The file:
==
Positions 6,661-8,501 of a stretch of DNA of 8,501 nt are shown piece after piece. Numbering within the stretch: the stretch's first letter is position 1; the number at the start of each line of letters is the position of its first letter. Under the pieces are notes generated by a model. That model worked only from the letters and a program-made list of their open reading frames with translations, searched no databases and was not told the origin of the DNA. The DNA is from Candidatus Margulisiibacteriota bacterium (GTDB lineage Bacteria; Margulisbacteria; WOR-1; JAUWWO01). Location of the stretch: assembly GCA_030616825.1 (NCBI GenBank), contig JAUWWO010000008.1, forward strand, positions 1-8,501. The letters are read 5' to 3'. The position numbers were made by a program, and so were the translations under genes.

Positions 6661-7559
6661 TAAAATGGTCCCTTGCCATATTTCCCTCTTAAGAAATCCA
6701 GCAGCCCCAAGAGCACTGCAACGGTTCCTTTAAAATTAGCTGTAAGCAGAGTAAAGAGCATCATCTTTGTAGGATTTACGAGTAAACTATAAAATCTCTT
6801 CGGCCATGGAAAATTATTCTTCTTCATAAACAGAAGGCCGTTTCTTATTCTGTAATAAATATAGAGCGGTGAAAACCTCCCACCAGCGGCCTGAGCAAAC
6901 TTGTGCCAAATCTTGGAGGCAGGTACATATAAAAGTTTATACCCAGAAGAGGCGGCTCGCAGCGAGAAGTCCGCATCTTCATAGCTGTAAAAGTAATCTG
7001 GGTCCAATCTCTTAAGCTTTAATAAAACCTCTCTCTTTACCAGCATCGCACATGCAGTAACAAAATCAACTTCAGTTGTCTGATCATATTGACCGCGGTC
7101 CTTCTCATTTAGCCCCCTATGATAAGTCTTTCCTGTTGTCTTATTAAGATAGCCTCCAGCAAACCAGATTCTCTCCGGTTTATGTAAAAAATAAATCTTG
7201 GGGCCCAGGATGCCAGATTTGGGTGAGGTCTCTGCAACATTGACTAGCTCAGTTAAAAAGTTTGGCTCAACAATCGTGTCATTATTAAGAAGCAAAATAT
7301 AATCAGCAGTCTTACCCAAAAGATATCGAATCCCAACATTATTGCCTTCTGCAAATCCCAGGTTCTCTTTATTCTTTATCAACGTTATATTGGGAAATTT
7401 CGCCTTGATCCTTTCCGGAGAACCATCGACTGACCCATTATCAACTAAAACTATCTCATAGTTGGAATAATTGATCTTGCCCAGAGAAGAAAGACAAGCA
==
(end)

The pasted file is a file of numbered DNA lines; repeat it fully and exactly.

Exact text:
Positions 6,661-8,501 of a stretch of DNA of 8,501 nt are shown piece after piece. Numbering within the stretch: the stretch's first letter is position 1; the number at the start of each line of letters is the position of its first letter. Under the pieces are notes generated by a model. That model worked only from the letters and a program-made list of their open reading frames with translations, searched no databases and was not told the origin of the DNA. The DNA is from Candidatus Margulisiibacteriota bacterium (GTDB lineage Bacteria; Margulisbacteria; WOR-1; JAUWWO01). Location of the stretch: assembly GCA_030616825.1 (NCBI GenBank), contig JAUWWO010000008.1, forward strand, positions 1-8,501. The letters are read 5' to 3'. The position numbers were made by a program, and so were the translations under genes.

Positions 6661-7559
6661 TAAAATGGTCCCTTGCCATATTTCCCTCTTAAGAAATCCA
6701 GCAGCCCCAAGAGCACTGCAACGGTTCCTTTAAAATTAGCTGTAAGCAGAGTAAAGAGCATCATCTTTGTAGGATTTACGAGTAAACTATAAAATCTCTT
6801 CGGCCATGGAAAATTATTCTTCTTCATAAACAGAAGGCCGTTTCTTATTCTGTAATAAATATAGAGCGGTGAAAACCTCCCACCAGCGGCCTGAGCAAAC
6901 TTGTGCCAAATCTTGGAGGCAGGTACATATAAAAGTTTATACCCAGAAGAGGCGGCTCGCAGCGAGAAGTCCGCATCTTCATAGCTGTAAAAGTAATCTG
7001 GGTCCAATCTCTTAAGCTTTAATAAAACCTCTCTCTTTACCAGCATCGCACATGCAGTAACAAAATCAACTTCAGTTGTCTGATCATATTGACCGCGGTC
7101 CTTCTCATTTAGCCCCCTATGATAAGTCTTTCCTGTTGTCTTATTAAGATAGCCTCCAGCAAACCAGATTCTCTCCGGTTTATGTAAAAAATAAATCTTG
7201 GGGCCCAGGATGCCAGATTTGGGTGAGGTCTCTGCAACATTGACTAGCTCAGTTAAAAAGTTTGGCTCAACAATCGTGTCATTATTAAGAAGCAAAATAT
7301 AATCAGCAGTCTTACCCAAAAGATATCGAATCCCAACATTATTGCCTTCTGCAAATCCCAGGTTCTCTTTATTCTTTATCAACGTTATATTGGGAAATTT
7401 CGCCTTGATCCTTTCCGGAGAACCATCGACTGACCCATTATCAACTAAAACTATCTCATAGTTGGAATAATTGATCTTGCCCAGAGAAGAAAGACAAGCA